Crucial Conversations with Employees

 In building a business, crucial conversations, leadership

What to Do When that Employee isn’t Working Out

You have someone working for you and it’s not going well.

He isn’t doing his job.

She is making a lot of mistakes.

Maybe they aren’t even showing up.

It could be a full-time employee, a part time employee or someone who you contract with occasionally.  Maybe it’s not even someone working in your business. It could be your baby-sitter or your cleaning service.  It doesn’t really matter who they are or what their job entails.  The important thing is that you thought you were making your life easier by hiring them and instead it’s worse.  You are not getting the service that you expected.  And on top of that, you are now spending countless hours frustrated with their performance.  What do you do? 

Here’s what most people do:  hint and hope.  Hint around, drop a few comments, send a few reminder emails and hope they will figure it out.  In fact, if you’re honest you expect that they should already know what is wrong without you even telling them.  After all, doesn’t everyone know that a good employee _____________ (you fill in the blank—shows up on time, double checks their work, meets deadlines, makes x number of contacts a day, etc).  This is a common problem in any relationship where one person expects the other to be a mind reader and know exactly what is wanted and expected without ever actually giving them a blueprint of the expectation and then following up to make sure they get it.  I know you thought that so much attention to detail was unnecessary because it is so obvious what is needed.  But obviously it is not obvious to them… or they would be doing it.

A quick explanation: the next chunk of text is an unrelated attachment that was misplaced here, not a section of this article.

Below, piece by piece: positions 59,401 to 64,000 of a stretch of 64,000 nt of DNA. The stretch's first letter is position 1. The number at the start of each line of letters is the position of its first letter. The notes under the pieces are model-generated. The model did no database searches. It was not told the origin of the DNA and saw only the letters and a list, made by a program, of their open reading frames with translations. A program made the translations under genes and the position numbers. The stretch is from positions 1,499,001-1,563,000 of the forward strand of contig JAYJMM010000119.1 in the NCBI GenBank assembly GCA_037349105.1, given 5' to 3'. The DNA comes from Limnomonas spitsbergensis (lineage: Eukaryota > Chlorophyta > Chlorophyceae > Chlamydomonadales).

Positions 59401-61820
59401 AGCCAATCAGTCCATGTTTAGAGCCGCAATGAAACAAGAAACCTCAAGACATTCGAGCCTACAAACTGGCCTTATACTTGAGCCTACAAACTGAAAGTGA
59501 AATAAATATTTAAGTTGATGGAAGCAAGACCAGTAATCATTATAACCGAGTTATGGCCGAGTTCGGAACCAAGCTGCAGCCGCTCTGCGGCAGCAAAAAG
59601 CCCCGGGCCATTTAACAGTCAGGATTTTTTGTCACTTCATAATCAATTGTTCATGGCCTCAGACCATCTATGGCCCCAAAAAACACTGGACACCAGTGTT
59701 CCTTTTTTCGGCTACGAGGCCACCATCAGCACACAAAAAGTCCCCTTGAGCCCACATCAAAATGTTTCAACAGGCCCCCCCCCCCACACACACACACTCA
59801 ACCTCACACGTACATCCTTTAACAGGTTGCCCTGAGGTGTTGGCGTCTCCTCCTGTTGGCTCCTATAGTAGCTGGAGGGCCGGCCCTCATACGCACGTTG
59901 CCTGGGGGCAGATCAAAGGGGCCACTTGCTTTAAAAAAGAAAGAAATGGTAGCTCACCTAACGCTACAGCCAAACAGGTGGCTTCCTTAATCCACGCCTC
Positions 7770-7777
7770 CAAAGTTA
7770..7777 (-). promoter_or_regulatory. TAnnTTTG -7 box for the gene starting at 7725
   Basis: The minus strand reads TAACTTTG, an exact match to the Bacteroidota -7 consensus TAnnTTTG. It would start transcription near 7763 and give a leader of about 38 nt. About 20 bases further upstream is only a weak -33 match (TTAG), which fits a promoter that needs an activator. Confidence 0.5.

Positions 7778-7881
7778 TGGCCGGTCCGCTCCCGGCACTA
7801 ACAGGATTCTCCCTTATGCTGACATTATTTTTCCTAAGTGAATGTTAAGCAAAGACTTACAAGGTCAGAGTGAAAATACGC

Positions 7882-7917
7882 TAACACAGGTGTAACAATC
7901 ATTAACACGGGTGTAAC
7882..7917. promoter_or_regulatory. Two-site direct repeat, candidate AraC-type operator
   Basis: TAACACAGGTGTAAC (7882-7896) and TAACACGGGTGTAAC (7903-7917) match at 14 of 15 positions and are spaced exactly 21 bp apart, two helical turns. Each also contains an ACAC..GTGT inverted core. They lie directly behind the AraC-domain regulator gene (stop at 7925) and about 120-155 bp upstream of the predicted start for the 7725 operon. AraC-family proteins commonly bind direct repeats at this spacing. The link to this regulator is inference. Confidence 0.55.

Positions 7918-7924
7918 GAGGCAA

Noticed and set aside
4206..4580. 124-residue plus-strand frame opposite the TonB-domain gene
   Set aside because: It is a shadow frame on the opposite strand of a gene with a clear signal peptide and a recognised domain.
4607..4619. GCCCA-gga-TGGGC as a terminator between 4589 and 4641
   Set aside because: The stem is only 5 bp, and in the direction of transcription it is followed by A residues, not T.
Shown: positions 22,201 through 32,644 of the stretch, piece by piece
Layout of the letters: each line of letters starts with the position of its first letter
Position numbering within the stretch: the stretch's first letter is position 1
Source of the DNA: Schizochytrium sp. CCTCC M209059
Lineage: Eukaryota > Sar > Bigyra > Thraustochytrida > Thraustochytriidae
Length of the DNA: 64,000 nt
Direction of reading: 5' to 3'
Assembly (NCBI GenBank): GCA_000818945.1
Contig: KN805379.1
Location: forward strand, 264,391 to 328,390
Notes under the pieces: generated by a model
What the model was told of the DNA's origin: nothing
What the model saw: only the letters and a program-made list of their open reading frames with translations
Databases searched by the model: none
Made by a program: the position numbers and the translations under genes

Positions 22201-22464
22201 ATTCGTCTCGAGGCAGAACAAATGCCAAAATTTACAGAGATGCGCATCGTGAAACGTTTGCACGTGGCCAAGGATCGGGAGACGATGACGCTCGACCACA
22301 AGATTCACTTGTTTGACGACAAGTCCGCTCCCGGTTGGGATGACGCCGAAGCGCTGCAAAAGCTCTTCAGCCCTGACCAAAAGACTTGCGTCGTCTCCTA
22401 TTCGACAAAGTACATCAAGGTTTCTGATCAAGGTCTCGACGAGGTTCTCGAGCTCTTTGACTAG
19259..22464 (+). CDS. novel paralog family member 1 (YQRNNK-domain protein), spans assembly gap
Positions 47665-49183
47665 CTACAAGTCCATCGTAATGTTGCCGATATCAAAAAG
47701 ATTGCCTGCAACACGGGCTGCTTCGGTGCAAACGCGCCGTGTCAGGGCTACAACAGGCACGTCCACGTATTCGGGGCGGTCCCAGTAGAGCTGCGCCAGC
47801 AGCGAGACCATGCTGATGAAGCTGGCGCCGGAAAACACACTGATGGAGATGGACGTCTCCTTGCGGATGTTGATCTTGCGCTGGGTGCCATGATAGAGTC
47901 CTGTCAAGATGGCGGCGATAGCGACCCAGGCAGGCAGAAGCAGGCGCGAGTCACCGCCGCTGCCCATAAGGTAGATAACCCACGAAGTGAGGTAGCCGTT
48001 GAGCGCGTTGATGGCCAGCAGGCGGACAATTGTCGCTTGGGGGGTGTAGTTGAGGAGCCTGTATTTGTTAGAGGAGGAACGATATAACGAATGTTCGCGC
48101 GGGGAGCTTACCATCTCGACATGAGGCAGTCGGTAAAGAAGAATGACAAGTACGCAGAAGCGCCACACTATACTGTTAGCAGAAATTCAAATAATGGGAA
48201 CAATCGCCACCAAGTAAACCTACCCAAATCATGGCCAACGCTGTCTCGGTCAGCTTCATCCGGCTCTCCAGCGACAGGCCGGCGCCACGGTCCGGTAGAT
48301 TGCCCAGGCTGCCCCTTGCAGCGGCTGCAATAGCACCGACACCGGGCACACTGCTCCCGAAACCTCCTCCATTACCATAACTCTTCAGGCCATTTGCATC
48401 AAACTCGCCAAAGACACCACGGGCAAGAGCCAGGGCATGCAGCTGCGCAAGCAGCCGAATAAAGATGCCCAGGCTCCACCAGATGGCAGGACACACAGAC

So how long do you allow this to continue?  Some will continue hinting and hoping indefinitely to avoid having that crucial conversation.  You know what I mean– that conversation where you actually give honest feedback instead hinting and hoping. When you delay having that conversation you aren’t doing anyone any favors, not the employee, not the team that they are a part of and certainly not yourself.